Friday = Random Thoughts
Some of my Facebook friends may not realize I too want Donald Trump to be successful as President. Yes, I disagree with many of his positions on issues, but that alone isn’t enough for me to oppose him at every turn.
For many years I played golf regularly with a group of perhaps 15 like minded men. We came from all kinds of backgrounds, and enjoyed the company of others, regardless of our relative skill levels at golf. If a new club member asked to join us one Saturday, we would willingly accept his presence among us. If, however, after playing 18 holes it became apparent this person was bellicose, grandstanding, loud, presumptuous and not a team player, he would not be invited back.
My reasons for opposition to his politics are not that I simply don’t like him, as suggested by a friend. Like it or not, he is the President, but I would be opposed because I find him unfit for the office. The skill set necessary to be the CEO of the world’s dominant democracy is beyond the skill set required for a reality TV show, or even building a global real estate empire on the backs of little people.
My reasons for opposition are his lack of intellectual curiosity, his lack of discipline, his disregard for what I think of as normal social norms, be they respect for women, respect for those who are physically handicapped, respect for anyone whose values do not exactly match his own.
Increasingly, his apparent inability to discipline himself and project a coherent message in support of what are presumably his core values, leaves us with a measure of uncertainty. Uncertainty over time carries with it the very real potential to cause us irreparable harm. Nature abhors a vacuum, and he is creating one that will be filled. When that happens, the outcome could be disastrous. So far he doesn’t seem to care as he insists on digging the hole ever deeper.
He lacks the skill set necessary to effectively lead ALL of us. That’s why I don’t like him.
James Gibney / Aug 11, 2017
American allies have decided Trump is simply not someone they can do business with.
Of all the global consequences of President Donald Trump’s first half-year, surely one of the most surprising is the rise in multilateral diplomacy.
After all, this is the guy who came into office pledging to put America First. He downgraded the security guarantees of the North Atlantic Treaty Organization to a definite maybe — and only if its members ponied up more defense dollars. The Iran nuclear pact was “the worst deal ever,” and the Paris accord on climate change wasn’t much better. The Trans-Pacific Partnership was dead on arrival. Japan and South Korea’s free-riding days were over. The North American Free Trade Agreement was toast. The U.S. would ignore the rules of the World Trade Organization. And from its proposed cuts in foreign aid and United Nations peacekeeping to the empty offices and embassies of the State Department, the Trump administration has made clear how little it thinks of soft power and diplomacy.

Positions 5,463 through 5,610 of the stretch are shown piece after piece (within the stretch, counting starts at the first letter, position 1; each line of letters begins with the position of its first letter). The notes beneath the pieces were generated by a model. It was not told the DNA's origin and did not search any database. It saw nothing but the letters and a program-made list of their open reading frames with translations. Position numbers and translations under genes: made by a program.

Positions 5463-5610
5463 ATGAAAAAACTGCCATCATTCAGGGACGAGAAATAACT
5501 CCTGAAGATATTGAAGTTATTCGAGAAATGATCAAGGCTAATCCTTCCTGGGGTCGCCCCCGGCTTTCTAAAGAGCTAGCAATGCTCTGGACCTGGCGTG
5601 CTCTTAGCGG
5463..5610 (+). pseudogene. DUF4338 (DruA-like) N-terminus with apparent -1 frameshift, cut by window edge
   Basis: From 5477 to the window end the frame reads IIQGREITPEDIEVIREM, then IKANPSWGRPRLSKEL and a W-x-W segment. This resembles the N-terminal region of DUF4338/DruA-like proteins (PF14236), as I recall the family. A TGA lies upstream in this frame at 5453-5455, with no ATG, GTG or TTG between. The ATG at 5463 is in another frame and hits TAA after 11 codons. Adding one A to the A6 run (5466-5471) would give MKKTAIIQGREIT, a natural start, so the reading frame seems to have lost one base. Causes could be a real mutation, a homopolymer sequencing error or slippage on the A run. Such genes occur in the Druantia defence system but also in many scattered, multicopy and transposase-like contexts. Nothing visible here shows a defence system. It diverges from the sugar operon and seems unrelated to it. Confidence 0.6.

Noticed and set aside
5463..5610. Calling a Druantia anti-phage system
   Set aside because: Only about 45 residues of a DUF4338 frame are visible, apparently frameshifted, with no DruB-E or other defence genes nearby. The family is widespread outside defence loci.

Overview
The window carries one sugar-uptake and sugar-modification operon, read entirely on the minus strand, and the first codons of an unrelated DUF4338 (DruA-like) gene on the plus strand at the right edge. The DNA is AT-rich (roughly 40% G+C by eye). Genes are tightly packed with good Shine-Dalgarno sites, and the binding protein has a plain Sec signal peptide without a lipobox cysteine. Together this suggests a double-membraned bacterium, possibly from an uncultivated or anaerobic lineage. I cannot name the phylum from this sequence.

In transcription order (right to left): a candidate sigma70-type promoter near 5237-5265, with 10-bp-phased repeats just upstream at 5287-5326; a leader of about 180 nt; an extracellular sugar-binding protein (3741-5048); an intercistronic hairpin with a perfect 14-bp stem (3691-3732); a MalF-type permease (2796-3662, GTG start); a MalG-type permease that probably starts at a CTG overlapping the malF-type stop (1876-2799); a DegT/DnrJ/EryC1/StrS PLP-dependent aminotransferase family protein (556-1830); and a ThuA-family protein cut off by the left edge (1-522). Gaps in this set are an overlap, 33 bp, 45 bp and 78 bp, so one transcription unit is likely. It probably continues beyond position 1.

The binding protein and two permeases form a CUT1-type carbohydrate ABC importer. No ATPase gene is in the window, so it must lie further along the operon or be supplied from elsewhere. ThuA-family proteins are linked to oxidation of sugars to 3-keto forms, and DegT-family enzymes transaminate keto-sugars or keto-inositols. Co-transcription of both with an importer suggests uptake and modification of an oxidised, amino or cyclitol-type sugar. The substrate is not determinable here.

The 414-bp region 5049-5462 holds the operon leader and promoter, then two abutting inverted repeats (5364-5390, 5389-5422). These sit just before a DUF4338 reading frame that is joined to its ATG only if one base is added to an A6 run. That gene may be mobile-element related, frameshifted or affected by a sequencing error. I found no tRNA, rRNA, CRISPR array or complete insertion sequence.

But a funny thing happened on the way to the disintegration of the international liberal order. It’s started to reconstitute itself — only not with the U.S. at its center.
Unfortunately, that has less to do with a realization among our allies and partners that the burden must be more equitably shared than with the increasing recognition that Trump is not, as some U.S. diplomats liked to say about third world dictators during the Cold War, “someone we can do business with.”
That sentiment found its most trenchant expression in German Chancellor Angela Merkel’s declaration, following Trump’s May trip to Europe, that the continent “must really take our fate into our own hands.” The net result of the Trump administration’s antipathy to free trade and cooperation on climate change and refugee resettlement was a united front against the U.S. at both the Group of Seven and Group of 20 meetings.